4. Much like last week when the Wizards saw the Pistons and Andre Drummond, watching this game was reminder that Kevin Love is reportedly available in trades. That begs the natural question of where he would fit, if he gets dealt soon, like before the Feb. 6 deadline.

Some might argue the Wizards as an option, given their best players are guards and Love would technically complement them well. Given his age and contract, however, it would probably be too much of a risk for the Wizards.

The Blazers seem like they could use him and the Raptors could also be interesting. He would also fit well with the Rockets, though they probably don't have enough trade assets to get him.

What about the Timberwolves? They have disappointed this year and need to find Karl-Anthony Towns some help. Love wouldn't be joining a contender, as he probably hopes to, but it could be an interesting story if he goes back to the team he started with. And him and Towns would be a tough duo to stop given how well they rebound and stretch the floor.

Speaking of Love, he had the viral moment of the night when he pretended to resuscitate Beal. 

5. Backup center Anzejs Pasecniks was back in the mix after missing two games due to a left ankle injury. And not only was he available, he actually got some burn.

Pasecniks played 15 minutes and scored four points to go along with three rebounds. So, even with Bryant and Bertans back from injury, and Johnathan Williams III still getting minutes, Pasecniks maintains a role in the rotation.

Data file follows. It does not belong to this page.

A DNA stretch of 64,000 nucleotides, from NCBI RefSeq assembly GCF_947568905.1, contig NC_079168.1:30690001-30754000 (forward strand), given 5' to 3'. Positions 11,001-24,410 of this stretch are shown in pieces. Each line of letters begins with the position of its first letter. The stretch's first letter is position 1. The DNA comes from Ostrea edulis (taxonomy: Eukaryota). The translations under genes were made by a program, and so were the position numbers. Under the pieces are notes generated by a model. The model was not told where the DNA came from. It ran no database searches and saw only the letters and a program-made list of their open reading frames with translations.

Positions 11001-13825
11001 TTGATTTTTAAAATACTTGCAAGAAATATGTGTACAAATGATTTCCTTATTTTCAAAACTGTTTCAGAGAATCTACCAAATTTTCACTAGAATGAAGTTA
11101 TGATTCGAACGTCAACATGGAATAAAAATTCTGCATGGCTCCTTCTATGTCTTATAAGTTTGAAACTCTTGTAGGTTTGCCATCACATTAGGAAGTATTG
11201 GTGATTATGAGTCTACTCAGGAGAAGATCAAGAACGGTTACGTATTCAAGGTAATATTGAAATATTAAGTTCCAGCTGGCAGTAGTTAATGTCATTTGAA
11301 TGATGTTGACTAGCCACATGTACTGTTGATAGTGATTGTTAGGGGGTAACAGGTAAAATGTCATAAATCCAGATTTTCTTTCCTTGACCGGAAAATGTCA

That could change once other players come back. Moe Wagner, in particular, will probably take minutes away from him at the backup center spot. But Pasecniks still hanging around in the rotation is a testament to him and the way he has played. No one predicted he would play this much of a factor this season.

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Bradley Beal among elite company with 40th 30-point game over last two seasons

Bradley Beal among elite company with 40th 30-point game over last two seasons

Bradley Beal secured his 40th three-point outing since the start of last season Thursday night with an efficient 36 points on 15-of-22 shooting. He surpassed Paul George for the fourth-most 30-point games over the last two seasons and now trails only Damian Lillard, Giannis Antetokounmpo and James Harden. 

The Wizards have not been a good team over the last two seasons, but for Beal to be in the company of two MVP's shows just how much he's grown as the leader of this team. 

The updated leaderboard for this elite scoring class now goes as follows:

Harden: 86
Antetokounmpo: 54
Lillard: 45
Beal: 40

Beal has tallied 15 30-point games this season while no other Wizard has more than one. He's well on pace to get more than 25, which was last season's total, and he's doing it on inferior shooting numbers.

 

Beal's shooting percentage (45.2 percent) is his worst mark since 2015-16, and he's never shot below 35 percent from three, let alone the 31.6 percent clip he has now. 

He's certainly had more opportunity to play with the ball in his hands given all the time John Wall has missed over the last two seasons, but it takes a special type of offensive player to score 30 points as many times as the likes of Lillard, Harden and Antetokounmpo. 

It'll be difficult to catch Harden and Antetokounmpo since they're on a different level as scorers. If Beal can stay hot through a light schedule right before the All-Star break, there's no reason to think he can't pass Lillard on this list. 

That's assuming Lillard doesn't score 30 over the next two weeks, which most likely won't happen.